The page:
Combating Loneliness

Solving Wicked Problems

This project sought to solve a very broad (wicked) problem by first defining the problem through research and then executing a "magical" outcome, turning fiction into reality.

Research started as a group synthesis exercise before branching off to create design strategy and outcomes on an individual basis.

Visual Designer, Research

Four banners indicating mental health status

Assignment Components

  • Group Research
  • Group Synthesis
  • Individual Research
  • Design Strategy
  • Design Outcome


Group Research

Group research and synthesis focused on mental health as a broad, wicked problem to solve. Starting wide through secondary research our group began to synthesis and narrow down sub areas of mental health in which we chose to focus. The three sub topics were childhood mental disorder, prevention of suicide in youth, and my topic which was isolation and loneliness.

Stickies from group synthesis process Group research Miro board with mind map
Mental health stats Strive for five program website

Design strategy

Problem to Solve
1 in 5 Americans feel lonely or socially isolated with 43% of seniors feeling lonely on a regular basis. These numbers continue to rise as we’ve seen a 10% increase in people living along over the past decade. Currently, 25% of the U.S. population lives alone.

To counter these issues, increased social interaction has shown to be a viable method to reduce feelings of loneliness with increased social interaction generally occurring in two ways. An outside person or group forces interaction through intervention, or the patient must exercise self-care on their own. Both methods present their own set of challenges.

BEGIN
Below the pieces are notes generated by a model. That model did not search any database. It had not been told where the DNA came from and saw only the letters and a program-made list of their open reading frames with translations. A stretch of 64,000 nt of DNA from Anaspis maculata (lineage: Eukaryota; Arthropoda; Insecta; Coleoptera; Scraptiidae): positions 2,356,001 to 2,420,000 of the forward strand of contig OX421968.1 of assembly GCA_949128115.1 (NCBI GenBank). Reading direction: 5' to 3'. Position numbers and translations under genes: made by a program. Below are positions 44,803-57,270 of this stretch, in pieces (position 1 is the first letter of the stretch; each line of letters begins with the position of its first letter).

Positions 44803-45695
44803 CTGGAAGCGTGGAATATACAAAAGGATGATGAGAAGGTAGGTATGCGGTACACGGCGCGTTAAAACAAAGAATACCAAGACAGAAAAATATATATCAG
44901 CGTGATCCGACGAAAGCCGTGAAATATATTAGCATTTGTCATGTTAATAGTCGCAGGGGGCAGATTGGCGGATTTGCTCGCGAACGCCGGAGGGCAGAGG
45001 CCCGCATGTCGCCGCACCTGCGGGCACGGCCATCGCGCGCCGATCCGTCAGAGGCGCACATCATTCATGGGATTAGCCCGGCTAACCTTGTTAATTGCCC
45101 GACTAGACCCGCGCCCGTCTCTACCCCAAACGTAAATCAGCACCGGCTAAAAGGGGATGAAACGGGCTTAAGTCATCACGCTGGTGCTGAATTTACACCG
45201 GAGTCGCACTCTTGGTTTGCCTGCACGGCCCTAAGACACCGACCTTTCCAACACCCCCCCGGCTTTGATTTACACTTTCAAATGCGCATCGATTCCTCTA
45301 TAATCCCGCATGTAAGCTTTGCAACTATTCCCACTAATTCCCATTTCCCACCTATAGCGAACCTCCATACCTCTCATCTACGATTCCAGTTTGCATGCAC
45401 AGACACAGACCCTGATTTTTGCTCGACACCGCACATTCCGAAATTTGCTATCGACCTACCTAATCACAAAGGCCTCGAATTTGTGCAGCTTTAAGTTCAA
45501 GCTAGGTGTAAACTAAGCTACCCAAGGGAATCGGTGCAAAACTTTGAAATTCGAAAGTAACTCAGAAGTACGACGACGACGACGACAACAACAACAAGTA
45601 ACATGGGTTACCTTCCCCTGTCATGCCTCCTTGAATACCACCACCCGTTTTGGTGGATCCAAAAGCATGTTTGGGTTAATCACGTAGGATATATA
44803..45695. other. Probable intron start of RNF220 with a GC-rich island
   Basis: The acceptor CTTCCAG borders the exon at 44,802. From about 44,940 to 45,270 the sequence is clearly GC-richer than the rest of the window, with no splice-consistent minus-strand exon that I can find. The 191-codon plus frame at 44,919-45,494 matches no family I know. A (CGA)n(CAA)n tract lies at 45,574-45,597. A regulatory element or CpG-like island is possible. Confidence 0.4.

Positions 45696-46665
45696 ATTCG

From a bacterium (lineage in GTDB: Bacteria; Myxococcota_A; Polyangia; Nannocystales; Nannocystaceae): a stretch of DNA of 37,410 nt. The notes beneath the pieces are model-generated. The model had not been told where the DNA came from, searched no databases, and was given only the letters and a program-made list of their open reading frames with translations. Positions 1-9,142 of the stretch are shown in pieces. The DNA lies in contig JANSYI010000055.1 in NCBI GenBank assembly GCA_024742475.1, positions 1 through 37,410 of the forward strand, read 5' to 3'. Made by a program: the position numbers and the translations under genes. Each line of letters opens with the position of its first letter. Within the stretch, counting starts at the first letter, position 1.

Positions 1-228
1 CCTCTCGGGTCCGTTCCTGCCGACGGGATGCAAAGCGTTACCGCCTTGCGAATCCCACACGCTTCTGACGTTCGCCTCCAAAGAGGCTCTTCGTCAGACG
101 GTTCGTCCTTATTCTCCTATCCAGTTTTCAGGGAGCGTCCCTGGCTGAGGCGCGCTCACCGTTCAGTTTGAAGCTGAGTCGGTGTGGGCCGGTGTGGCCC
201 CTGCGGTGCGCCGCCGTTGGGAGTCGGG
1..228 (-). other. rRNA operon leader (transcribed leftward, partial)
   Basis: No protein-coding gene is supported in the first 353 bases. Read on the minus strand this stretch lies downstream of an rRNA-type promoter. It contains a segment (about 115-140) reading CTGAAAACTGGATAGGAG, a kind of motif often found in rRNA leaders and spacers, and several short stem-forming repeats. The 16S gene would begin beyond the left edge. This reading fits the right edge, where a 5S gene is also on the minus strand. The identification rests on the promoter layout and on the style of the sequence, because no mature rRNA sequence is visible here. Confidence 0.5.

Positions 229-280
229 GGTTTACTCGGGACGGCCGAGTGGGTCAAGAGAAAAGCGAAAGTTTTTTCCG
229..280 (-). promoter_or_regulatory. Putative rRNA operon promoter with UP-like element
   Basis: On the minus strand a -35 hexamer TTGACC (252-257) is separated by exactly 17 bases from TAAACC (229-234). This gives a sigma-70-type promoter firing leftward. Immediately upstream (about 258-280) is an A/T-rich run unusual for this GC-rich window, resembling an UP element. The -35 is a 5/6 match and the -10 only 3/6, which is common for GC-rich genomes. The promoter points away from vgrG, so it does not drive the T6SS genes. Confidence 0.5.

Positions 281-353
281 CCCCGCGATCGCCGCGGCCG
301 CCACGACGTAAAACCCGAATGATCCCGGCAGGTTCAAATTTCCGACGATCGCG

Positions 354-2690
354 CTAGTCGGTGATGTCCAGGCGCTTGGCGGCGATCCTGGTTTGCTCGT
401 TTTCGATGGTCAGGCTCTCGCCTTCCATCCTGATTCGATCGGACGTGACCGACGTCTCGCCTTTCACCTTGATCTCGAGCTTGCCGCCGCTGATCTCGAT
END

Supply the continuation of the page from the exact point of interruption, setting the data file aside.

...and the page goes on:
Questions to Answer

  1. How can volunteers(those that want to help) be engaged with patients without causing anxiety?
  2. How can patients self-heal without regressing from lack of accountability?
  3. How can these two groups be linked together as a community to form lasting relationships?

The goal is to design a system that builds long lasting relationships between people experiencing loneliness and the volunteers wanting to help.

The pervasiveness of loneliness Individuals and volunteers Personas Neighborhood with banners displayed
The risks of loneliness Maritime signal flags Mental health status banners Green banner hanging in a window
Intervention vs. self-care Neighborhood watch logo House with blue banner on the porch Project goals


The solution is a personal status system designed to encourage in-person interaction in order to reduce loneliness.

Users place a status module on the exterior of their living space and that module communicates their current mental state and whether a neighbor should intervene. Neighbors or volunteers check on each others statuses and interact as needed. As a result, relationships are built over time and loneliness among the community decreases.

Desired Outcomes
With a system in place that builds community while honoring both patients and volunteers, a healthy reduction in feelings of loneliness is achievable. A reduction in loneliness increases chances for a longer and healthier life.

Final poster design


Early poster iteration with warm colors
Early poster iteration with cool colors